16. DS cannot answer this credibly without professional input from the RM. However, our multi-Service experience tells us that there is a direct correlation between high value and contextual Force training, backed up with national and international exercises, and Force Readiness, Force Sustainment and Force combat effectiveness.
What do you think will happen to unit morale and satisfaction with Service life if the reported changes and reductions happen?
17. This is a no brainer! The RM were formed 350 years ago and have been in continuous service ever since. They are renowned throughout the British and Allied forces for their professional “can do” and succeed ethos. Whilst there should be no sacred cows when efficiency is at stake one does have to wonder why the 1SL and the other Service Chiefs are possibly prepared to sacrifice up to 1000 of their finest troops? If the RM is vulnerable then all are vulnerable – morale is about the actuality and perception of worth. Something that ‘bean counters’ and ‘public relations’ gurus simply do not understand. One only has to look at the Army’s personnel departure and poor recruiting ability to see the negative effects of dissatisfaction with Service life on reductions and unsustainable and sometimes illogical changes. The RM has a high proportion of personnel across the rank structure with degrees, these are intelligent people who will vote with their feet once the lack of coherence, loyalty and logic is evident from the higher echelons of the MOD and RN.
What do you think will happen to the communities where these capabilities are based if the reported changes and reductions happen?
18. This question will require specific local context input around bases impacted by any RM reductions. However, closure and reduction of military bases has historically always had a negative impact on communities around them as both direct and indirect supporting employment reduce, the spending power of the remaining military base and personnel in local communities diminishes, and the Defence supply chain input to these reduced bases also has a negative impact. On 7 November 2016, as part of the announcement concerning a further 56 MOD site closures over the next decade, Sir Michael Fallon announced the formation of a specialist Amphibious Centre based at Devonport. Reductions in the RM AW capability would thus obviously have an impact in the communities around the bases impacted.
19. There is much actual experience and knowledge in the UK and abroad (especially the towns impacted in Germany by UK unit withdrawals) and other US studies. As the UK Armed Forces have been reducing year on year for decades, the evidence of negative local community impact of reducing military bases will be easily obtained, obvious and overwhelming. As was evident following the SDSR 2010 cuts, any AW reductions, scrapping of LPDs, and reduction of associated resources will have a similar drastic negative ripple down effect through the Defence sector supply chain as contracts are reduced and ceased, work dries up, procurement of spares and support reduces, etc.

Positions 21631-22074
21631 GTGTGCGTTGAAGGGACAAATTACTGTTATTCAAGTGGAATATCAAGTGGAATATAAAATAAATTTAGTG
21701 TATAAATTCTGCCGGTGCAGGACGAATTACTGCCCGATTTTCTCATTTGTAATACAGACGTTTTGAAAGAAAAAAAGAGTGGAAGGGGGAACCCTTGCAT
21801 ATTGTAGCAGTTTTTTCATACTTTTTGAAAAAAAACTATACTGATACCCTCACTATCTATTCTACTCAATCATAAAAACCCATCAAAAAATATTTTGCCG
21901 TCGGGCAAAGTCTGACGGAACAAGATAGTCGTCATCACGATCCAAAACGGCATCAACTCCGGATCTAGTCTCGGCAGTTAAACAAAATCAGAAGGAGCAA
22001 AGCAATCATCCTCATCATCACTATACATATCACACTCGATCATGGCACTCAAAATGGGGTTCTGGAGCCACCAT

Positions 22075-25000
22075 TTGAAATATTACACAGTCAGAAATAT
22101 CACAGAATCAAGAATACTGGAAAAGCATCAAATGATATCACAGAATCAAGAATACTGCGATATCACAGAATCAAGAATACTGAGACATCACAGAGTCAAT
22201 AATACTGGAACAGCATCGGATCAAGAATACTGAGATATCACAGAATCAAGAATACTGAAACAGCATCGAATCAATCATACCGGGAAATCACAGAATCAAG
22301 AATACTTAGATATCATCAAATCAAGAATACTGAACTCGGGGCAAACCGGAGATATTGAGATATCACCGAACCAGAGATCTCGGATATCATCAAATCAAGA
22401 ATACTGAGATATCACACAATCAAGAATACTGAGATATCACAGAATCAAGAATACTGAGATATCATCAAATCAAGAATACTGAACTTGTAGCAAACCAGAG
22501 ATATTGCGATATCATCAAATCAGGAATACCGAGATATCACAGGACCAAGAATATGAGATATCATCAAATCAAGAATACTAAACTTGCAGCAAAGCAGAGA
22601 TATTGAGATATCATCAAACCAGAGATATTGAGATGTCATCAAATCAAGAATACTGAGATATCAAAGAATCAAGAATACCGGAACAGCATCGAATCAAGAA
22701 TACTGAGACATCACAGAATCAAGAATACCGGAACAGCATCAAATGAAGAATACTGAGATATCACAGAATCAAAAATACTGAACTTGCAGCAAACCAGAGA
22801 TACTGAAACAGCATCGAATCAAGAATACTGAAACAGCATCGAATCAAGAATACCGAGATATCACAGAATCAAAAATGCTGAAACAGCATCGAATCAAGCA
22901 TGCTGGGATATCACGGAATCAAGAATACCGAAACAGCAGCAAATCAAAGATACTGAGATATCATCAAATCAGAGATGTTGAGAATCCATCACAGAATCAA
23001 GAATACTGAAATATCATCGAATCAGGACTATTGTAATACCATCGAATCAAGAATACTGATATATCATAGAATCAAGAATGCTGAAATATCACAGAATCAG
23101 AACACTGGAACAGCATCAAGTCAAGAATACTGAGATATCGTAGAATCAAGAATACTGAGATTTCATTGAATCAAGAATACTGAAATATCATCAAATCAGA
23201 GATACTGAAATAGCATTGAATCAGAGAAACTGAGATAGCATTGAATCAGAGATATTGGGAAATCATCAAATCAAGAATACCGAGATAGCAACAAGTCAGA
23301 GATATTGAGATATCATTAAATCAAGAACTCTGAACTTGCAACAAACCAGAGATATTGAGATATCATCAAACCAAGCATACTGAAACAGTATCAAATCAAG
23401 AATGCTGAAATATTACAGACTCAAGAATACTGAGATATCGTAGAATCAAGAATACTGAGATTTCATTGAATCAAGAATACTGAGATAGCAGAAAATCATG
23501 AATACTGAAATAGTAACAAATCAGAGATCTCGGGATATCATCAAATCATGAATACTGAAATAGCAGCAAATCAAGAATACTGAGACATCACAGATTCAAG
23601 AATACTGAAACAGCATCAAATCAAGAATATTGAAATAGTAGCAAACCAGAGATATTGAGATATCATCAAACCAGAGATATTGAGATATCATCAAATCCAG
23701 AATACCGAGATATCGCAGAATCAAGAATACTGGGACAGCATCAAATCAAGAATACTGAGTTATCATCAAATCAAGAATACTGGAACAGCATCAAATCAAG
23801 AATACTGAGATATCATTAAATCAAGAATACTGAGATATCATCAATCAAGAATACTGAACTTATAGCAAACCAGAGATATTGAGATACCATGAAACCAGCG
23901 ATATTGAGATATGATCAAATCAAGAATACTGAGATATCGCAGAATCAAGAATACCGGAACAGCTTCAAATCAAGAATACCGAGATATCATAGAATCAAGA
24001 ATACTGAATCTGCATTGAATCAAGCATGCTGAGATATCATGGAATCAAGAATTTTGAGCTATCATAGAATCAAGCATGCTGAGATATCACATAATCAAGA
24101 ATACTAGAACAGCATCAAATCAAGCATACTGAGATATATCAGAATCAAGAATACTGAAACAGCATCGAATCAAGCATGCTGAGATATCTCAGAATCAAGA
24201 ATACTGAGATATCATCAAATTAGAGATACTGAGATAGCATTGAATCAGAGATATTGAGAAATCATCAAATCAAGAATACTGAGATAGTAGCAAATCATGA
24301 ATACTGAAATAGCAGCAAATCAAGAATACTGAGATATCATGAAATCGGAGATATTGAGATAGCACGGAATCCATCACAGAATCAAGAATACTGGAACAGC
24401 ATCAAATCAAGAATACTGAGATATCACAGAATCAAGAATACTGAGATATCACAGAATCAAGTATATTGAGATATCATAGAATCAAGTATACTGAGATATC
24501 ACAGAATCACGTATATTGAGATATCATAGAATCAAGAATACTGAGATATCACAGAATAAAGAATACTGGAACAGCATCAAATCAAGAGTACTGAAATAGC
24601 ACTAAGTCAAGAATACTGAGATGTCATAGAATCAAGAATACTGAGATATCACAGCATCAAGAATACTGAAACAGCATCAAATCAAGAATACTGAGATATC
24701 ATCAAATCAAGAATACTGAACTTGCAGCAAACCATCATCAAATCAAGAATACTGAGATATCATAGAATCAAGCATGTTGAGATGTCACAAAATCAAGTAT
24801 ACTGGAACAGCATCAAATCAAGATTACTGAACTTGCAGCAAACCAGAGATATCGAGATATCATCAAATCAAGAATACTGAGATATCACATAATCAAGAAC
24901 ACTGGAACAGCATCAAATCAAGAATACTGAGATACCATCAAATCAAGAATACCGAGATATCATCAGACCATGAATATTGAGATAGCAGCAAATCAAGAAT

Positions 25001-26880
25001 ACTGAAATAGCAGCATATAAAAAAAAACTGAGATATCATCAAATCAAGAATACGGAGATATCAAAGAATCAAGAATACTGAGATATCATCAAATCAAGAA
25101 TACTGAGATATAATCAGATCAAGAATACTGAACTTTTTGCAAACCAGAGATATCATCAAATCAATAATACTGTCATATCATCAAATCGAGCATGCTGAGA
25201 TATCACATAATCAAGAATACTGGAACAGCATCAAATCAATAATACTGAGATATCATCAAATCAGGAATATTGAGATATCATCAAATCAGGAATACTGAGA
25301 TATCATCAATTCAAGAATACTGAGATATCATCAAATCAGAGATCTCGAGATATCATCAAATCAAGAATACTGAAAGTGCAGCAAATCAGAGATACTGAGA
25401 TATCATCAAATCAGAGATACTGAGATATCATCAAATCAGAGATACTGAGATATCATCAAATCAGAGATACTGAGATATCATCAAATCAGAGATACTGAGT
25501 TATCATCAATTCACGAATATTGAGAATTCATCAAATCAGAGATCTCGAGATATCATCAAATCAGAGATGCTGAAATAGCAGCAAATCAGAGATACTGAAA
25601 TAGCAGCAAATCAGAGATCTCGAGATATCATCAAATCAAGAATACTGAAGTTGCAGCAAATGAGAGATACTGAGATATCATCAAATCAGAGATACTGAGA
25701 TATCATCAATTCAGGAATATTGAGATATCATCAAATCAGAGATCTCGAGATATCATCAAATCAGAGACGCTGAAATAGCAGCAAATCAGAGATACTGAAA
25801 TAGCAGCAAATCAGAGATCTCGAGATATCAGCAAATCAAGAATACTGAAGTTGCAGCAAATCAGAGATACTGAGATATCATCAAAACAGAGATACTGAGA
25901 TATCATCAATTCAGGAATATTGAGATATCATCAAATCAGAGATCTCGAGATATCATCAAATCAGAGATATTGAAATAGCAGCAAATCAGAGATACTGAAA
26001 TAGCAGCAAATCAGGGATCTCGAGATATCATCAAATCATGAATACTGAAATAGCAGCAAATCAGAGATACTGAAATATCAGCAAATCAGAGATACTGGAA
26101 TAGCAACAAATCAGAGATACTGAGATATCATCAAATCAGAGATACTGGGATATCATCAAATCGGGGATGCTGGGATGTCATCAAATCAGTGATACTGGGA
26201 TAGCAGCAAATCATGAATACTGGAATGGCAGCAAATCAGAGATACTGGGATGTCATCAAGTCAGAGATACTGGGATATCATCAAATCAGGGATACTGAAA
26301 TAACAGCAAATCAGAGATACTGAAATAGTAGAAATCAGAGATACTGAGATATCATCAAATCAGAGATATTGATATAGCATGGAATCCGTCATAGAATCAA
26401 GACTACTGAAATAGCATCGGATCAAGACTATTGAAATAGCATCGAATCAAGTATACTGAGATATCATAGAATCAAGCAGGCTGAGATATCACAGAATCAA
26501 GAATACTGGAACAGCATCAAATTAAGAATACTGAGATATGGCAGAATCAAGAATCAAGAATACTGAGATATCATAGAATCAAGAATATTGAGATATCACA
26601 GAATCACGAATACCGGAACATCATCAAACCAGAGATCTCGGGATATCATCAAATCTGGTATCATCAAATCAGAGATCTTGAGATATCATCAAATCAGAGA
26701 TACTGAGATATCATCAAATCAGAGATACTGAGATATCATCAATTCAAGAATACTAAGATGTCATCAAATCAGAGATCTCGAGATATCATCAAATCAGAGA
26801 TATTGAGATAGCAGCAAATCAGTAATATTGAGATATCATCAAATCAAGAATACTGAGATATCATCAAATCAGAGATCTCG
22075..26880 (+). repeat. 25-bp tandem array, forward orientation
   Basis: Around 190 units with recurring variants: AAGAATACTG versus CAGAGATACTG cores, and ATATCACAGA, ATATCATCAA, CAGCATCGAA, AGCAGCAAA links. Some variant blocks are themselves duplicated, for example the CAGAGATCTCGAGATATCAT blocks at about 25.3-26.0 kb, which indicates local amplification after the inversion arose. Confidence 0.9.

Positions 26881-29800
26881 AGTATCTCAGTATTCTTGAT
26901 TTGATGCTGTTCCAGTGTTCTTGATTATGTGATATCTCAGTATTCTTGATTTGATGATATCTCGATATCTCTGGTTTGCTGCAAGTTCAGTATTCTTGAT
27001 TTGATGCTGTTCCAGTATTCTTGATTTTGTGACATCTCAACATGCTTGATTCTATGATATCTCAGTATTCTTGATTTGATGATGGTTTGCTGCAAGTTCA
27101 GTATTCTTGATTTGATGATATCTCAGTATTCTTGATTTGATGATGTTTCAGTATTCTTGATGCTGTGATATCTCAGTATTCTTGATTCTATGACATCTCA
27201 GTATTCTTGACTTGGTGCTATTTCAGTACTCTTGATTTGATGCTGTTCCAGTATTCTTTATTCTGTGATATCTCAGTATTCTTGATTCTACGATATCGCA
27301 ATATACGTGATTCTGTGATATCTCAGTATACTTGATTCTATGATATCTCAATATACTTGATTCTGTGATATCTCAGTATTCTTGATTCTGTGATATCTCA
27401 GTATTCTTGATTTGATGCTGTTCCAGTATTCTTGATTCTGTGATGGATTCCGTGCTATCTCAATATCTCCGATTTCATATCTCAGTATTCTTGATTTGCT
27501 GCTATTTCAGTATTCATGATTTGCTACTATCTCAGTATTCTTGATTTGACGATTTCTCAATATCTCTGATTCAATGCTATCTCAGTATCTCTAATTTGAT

20. Despite the negative reporting of the type, focus and severity of ‘proposed’ RM AW resource reduction options to keep CASD and aircraft carrier Capabilities afloat, there is a glimmer of a more positive optimism. This emanates from the fact that there appears to be active parliamentary and public support for the Royal Marines AW Capability retention, the manner of their training, their ethos, their mastery of the littoral, and the critical military Capability they provide to the UK, NATO and wider allies. Some may believe that this is a “Royal Yacht offering” but, it is more likely to be one of the few RN components that doesn’t have a direct impact on the ability to deliver a carrier strike capability, a close second priority after providing the nuclear deterrent. It may be that loss of the LPDs and up to 1000 marines as the only, if very unpleasant, Naval Service option, thus, inclining the Secretary of State to take Army or RAF savings measures instead. If so, this is a very high risk strategy and DS believes that the HoCDC should take very carefully into account the wider implications of removing a key AW component of NATO’s Order Of Battle at a time when threat levels are increasing in the very areas where the flexible and autonomous AW attributes, so well regarded by our allies, can be brought to bear. In this context, it is said that the United States values the UK’s amphibious capability more highly than the potential inherent in our much-vaunted Carrier Strike contribution.
21. One also has to question how the loss of 1000 Maritime Infantry posts helps with the near term with manning of RN sailor posts. The skill sets of the lost posts and the required posts are completely different and recruiting and training, in an already very difficult technical skills attraction environment, will take many years, especially for the marine engineering shortages. Any manning skills transition from RM to RN needs to be properly explained, understood, and managed proactively. Otherwise RM post losses will just be taken as a straight savings option resulting in a lose lose scenario for the RN – fewer RMs and less AW capability and costs, but no extra sailors to man RN ships – a ‘bean counters’ and ‘spreadsheet warrior’s’ dream!

Source: Military Times